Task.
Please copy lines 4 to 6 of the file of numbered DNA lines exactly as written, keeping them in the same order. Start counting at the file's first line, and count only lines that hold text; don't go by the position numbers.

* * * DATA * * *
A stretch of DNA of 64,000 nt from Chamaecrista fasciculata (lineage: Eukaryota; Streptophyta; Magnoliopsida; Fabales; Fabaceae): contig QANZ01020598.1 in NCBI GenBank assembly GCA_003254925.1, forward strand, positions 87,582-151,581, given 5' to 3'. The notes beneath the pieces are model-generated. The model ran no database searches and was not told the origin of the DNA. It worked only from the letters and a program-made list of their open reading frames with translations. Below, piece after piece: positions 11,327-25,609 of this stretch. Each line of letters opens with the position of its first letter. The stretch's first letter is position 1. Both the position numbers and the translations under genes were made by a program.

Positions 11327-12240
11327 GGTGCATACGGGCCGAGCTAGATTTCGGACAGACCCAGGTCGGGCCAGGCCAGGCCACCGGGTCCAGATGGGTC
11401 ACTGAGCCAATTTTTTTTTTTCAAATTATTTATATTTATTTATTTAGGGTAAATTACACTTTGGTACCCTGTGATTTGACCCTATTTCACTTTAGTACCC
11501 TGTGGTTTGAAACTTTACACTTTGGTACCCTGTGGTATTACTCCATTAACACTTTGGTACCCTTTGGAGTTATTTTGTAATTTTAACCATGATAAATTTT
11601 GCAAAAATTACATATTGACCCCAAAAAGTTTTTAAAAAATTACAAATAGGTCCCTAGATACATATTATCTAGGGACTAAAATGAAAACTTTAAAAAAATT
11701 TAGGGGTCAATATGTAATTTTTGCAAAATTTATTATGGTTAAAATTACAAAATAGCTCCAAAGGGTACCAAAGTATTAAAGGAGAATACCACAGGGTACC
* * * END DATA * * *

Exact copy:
11401 ACTGAGCCAATTTTTTTTTTTCAAATTATTTATATTTATTTATTTAGGGTAAATTACACTTTGGTACCCTGTGATTTGACCCTATTTCACTTTAGTACCC
11501 TGTGGTTTGAAACTTTACACTTTGGTACCCTGTGGTATTACTCCATTAACACTTTGGTACCCTTTGGAGTTATTTTGTAATTTTAACCATGATAAATTTT
11601 GCAAAAATTACATATTGACCCCAAAAAGTTTTTAAAAAATTACAAATAGGTCCCTAGATACATATTATCTAGGGACTAAAATGAAAACTTTAAAAAAATT